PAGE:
Dogs are recognized universally as “man's best friend.” There are currently around 45 million dog owners in the United States, owning approximately 63 million dogs (6). Owners rely on their dogs to serve as protectors, companions, and friends. Despite the contagious energy and love that many dogs exude, approximately 4.7 million people are bitten by dogs each year, and around 17% of these attacks require serious medical care (3).
Dog bite statistics are alarming, but it is important to understand them in order to enhance your own safety and awareness. Each year, 800,000 Americans seek medical attention for dog bites, and 50% of them are children (4). A dozen die each year as a result of dog bites (4). The rate of dog bite-related injuries is highest for children ages 5 to 9 years old, with two-thirds of injuries among children, ages four years and younger, and occurring in the head or neck region (4).
Dog bites may also create financial stress. Although the cost of pain and suffering can not be measured, hospital charges for victims of dog bites, omitting charges for physician services or post-discharge care, amount to almost $40.5 million annually (7). Though most insurance policies provide liability coverage up to $100,000 to $300,000, the dog owner must pay for all damages that exceed the coverage amount. Furthermore, medical costs, workers' compensation, legal expenses, mail carrier replacement, and other expenses associated with dog bite accidents exceed $25 million annually for the Postal Service (5).
The ten breeds involved in the most lethal attacks over the past ten years are Pitbulls, Rottweilers, German Shepherds, Huskies, Malamutes, Dobermans, Chow Chows, St. Bernards, Great Danes, and Akitas (3).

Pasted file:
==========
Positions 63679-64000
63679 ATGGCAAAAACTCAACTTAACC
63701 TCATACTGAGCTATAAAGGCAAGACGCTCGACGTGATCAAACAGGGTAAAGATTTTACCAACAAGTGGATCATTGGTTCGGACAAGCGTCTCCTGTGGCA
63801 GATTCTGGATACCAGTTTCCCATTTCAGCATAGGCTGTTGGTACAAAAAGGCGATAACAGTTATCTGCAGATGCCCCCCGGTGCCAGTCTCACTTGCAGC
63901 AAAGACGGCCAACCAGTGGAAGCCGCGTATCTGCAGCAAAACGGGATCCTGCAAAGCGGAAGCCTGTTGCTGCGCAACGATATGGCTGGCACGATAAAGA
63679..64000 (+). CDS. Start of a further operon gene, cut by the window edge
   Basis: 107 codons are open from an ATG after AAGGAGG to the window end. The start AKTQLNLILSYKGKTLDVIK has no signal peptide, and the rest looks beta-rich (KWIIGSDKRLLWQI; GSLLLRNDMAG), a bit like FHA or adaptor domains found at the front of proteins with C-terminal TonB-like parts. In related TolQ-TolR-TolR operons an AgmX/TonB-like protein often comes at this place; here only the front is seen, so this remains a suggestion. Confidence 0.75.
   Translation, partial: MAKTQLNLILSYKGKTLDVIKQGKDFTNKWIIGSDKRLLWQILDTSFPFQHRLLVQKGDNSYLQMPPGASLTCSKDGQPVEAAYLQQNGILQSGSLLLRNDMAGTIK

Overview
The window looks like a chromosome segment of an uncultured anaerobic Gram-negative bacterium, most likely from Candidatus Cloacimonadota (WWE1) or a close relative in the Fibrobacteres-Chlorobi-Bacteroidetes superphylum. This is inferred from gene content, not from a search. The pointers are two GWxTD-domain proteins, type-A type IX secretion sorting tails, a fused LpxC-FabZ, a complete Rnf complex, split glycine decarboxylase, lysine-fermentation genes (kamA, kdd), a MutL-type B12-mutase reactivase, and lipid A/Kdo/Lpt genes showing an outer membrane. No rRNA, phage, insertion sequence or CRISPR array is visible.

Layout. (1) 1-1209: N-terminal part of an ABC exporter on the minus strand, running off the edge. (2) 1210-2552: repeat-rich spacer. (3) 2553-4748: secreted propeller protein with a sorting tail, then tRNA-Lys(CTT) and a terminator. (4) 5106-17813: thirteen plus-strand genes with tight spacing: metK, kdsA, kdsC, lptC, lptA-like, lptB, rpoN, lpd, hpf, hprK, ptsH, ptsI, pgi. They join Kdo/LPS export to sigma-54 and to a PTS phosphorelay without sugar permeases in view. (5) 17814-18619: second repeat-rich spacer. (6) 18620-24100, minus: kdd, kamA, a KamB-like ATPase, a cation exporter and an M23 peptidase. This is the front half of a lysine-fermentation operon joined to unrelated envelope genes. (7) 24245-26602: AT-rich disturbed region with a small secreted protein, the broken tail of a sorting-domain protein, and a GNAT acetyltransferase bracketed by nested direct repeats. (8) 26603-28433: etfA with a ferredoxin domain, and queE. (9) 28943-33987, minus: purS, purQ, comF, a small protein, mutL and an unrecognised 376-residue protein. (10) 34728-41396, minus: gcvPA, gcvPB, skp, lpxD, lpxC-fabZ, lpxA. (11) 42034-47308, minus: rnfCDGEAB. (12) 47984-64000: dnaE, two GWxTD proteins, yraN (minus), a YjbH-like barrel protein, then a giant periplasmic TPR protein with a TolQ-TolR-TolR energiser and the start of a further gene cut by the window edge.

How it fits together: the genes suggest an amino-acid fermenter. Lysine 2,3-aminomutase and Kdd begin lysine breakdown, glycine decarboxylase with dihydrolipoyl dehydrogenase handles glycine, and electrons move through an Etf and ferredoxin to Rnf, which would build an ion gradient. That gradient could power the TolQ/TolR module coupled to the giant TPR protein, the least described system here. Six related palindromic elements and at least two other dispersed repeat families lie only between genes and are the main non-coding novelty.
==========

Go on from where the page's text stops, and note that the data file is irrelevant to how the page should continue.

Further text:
Although some dog breeds may be more inclined to behave aggressively than others, it is important to take precautions around all breeds of dogs. A study conducted by the American Veterinary Medical Association, the CDC, and the Humane Society of the United States proved that no dog breed is inherently more dangerous than another (3). Though certain dog breeds have a history of aggression, such as Pitbulls (which are sometimes trained to fight dogs and animals for sport), any dog breed may be involved in an attack. Even the friendliest of dogs will occasionally attack if protecting an owner or family member from a perceived threat. An act or motion of a human which has little significance can be perceived by a dog as a threat under certain circumstances. Certainly, larger dog breeds have bigger jaws and teeth and tend to cause more serious injuries when they bite, although even the smallest of breeds can be dangerous to children. Children's heads and faces are lower to the ground and closer to the mouth area of the dog, making even the smallest dog a potential threat to a happy-go-lucky toddler.
If you have been attacked by a dog, it is important to follow six basic steps in order to minimize the risk of infection. First, if you are suffering from significant pain or bleeding, call your doctor immediately (1). Second, wash the wound with soap and water and then apply pressure with a clean towel until it stops bleeding. Third, bandage the wound. Fourth, elevate the injury above the level of your heart in order to decrease swelling and reduce the risk of infection. Fifth, report the incident to the proper authorities in your community, such as the animal control office or police. Sixth, apply antibiotic ointment to the wound twice a day until healing is complete.
- Family Doctor.org (September, 2005). Cat and Dog Bites. Retrieved on July 1, 2007.
- Wikipedia. (2007). Dog Attack. Retrieved July 1, 2007.
- Healthypet.com. (2007). Dog Bites – Are there Dangerous Breeds?. Retrieved on July 1, 2007.
- JAVMA 218. (June 1, 2001). A Community Approach to Dog Bite Prevention. Retrieved on July 1, 2007.
- Safety and Health – Keeping Letter Carriers Safe on the Job. Be Alert!
- Dog Bite Awareness Is Important to You. Retrieved on July 1, 2007.
- American Pet Association. (Form polls taken between 1998 – 2006). Basic facts about cats and dogs. Retrieved on July 1, 2007.
- National Center for Injury Control and Prevention. (2006). Hospitalizations for Dog Bite Injuries. Retrieved on July 1, 2007.